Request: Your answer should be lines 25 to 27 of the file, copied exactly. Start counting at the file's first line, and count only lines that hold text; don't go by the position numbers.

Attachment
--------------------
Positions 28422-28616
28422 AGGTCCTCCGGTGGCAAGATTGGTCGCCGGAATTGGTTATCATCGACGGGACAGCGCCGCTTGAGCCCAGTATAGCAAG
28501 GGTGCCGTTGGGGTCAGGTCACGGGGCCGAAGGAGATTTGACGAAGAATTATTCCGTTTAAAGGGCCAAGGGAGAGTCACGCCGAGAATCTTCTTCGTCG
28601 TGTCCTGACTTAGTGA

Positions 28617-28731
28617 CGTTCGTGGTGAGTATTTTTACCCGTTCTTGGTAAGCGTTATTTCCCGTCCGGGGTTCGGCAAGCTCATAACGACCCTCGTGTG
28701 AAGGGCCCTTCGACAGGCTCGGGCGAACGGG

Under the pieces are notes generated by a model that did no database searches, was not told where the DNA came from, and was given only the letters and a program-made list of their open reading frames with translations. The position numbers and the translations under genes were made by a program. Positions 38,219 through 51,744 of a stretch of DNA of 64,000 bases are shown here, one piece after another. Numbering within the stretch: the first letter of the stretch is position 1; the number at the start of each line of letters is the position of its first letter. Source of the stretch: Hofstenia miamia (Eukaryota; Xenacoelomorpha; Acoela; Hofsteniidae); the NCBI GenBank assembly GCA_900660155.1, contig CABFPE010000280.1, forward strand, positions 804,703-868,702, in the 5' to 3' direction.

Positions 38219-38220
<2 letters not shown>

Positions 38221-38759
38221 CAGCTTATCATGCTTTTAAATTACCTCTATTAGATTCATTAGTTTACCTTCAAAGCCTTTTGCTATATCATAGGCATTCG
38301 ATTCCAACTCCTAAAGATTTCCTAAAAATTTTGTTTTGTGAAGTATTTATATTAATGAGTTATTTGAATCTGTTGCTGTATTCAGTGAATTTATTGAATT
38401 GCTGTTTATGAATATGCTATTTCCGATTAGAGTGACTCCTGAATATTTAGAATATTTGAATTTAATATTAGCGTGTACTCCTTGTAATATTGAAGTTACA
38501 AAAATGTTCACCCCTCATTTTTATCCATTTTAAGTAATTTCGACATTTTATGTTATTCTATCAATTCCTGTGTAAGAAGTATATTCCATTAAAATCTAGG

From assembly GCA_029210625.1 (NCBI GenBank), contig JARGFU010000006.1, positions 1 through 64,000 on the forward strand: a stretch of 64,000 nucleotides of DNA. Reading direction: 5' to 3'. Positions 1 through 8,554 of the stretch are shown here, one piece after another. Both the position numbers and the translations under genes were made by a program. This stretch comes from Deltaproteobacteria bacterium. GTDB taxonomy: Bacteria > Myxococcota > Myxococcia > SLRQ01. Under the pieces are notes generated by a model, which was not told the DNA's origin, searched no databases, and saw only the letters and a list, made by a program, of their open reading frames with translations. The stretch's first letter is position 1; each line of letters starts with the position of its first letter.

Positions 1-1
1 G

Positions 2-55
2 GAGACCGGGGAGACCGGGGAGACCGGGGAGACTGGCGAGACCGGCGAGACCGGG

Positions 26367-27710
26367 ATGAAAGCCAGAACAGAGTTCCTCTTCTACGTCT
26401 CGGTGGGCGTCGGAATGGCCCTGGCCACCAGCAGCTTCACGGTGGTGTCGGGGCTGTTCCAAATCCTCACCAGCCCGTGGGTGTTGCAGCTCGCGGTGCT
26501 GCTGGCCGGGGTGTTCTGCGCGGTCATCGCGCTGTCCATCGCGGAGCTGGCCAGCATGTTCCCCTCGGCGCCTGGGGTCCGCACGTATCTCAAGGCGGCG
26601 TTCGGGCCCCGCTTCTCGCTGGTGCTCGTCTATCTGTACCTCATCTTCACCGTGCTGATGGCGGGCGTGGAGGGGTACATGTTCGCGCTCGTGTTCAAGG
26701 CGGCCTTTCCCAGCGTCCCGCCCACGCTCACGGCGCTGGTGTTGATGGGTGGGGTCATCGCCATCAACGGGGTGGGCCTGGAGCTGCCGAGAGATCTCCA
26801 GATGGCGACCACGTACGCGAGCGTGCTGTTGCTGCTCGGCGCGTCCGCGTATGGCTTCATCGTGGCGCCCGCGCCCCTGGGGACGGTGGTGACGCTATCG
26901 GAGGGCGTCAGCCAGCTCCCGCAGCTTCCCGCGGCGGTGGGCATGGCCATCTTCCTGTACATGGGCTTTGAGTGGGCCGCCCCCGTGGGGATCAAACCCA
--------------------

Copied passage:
26601 TTCGGGCCCCGCTTCTCGCTGGTGCTCGTCTATCTGTACCTCATCTTCACCGTGCTGATGGCGGGCGTGGAGGGGTACATGTTCGCGCTCGTGTTCAAGG
26701 CGGCCTTTCCCAGCGTCCCGCCCACGCTCACGGCGCTGGTGTTGATGGGTGGGGTCATCGCCATCAACGGGGTGGGCCTGGAGCTGCCGAGAGATCTCCA
26801 GATGGCGACCACGTACGCGAGCGTGCTGTTGCTGCTCGGCGCGTCCGCGTATGGCTTCATCGTGGCGCCCGCGCCCCTGGGGACGGTGGTGACGCTATCG